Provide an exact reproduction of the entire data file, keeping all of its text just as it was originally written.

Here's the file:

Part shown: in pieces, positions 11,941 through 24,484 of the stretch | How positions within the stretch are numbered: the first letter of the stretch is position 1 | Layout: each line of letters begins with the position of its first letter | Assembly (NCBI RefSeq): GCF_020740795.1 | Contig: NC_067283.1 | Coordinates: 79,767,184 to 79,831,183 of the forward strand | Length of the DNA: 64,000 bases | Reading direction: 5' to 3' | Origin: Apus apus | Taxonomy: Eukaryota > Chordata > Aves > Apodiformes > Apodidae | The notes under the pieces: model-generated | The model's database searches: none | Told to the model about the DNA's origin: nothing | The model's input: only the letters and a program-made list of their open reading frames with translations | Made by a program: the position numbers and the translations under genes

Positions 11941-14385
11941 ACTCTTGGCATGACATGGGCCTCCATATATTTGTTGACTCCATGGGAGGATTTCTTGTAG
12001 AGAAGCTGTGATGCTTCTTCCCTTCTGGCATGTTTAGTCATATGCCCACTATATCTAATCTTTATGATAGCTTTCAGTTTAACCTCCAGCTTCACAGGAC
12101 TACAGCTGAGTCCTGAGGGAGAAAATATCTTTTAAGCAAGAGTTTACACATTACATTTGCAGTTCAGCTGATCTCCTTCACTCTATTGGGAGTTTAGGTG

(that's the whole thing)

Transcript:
Part shown: in pieces, positions 11,941 through 24,484 of the stretch | How positions within the stretch are numbered: the first letter of the stretch is position 1 | Layout: each line of letters begins with the position of its first letter | Assembly (NCBI RefSeq): GCF_020740795.1 | Contig: NC_067283.1 | Coordinates: 79,767,184 to 79,831,183 of the forward strand | Length of the DNA: 64,000 bases | Reading direction: 5' to 3' | Origin: Apus apus | Taxonomy: Eukaryota > Chordata > Aves > Apodiformes > Apodidae | The notes under the pieces: model-generated | The model's database searches: none | Told to the model about the DNA's origin: nothing | The model's input: only the letters and a program-made list of their open reading frames with translations | Made by a program: the position numbers and the translations under genes

Positions 11941-14385
11941 ACTCTTGGCATGACATGGGCCTCCATATATTTGTTGACTCCATGGGAGGATTTCTTGTAG
12001 AGAAGCTGTGATGCTTCTTCCCTTCTGGCATGTTTAGTCATATGCCCACTATATCTAATCTTTATGATAGCTTTCAGTTTAACCTCCAGCTTCACAGGAC
12101 TACAGCTGAGTCCTGAGGGAGAAAATATCTTTTAAGCAAGAGTTTACACATTACATTTGCAGTTCAGCTGATCTCCTTCACTCTATTGGGAGTTTAGGTG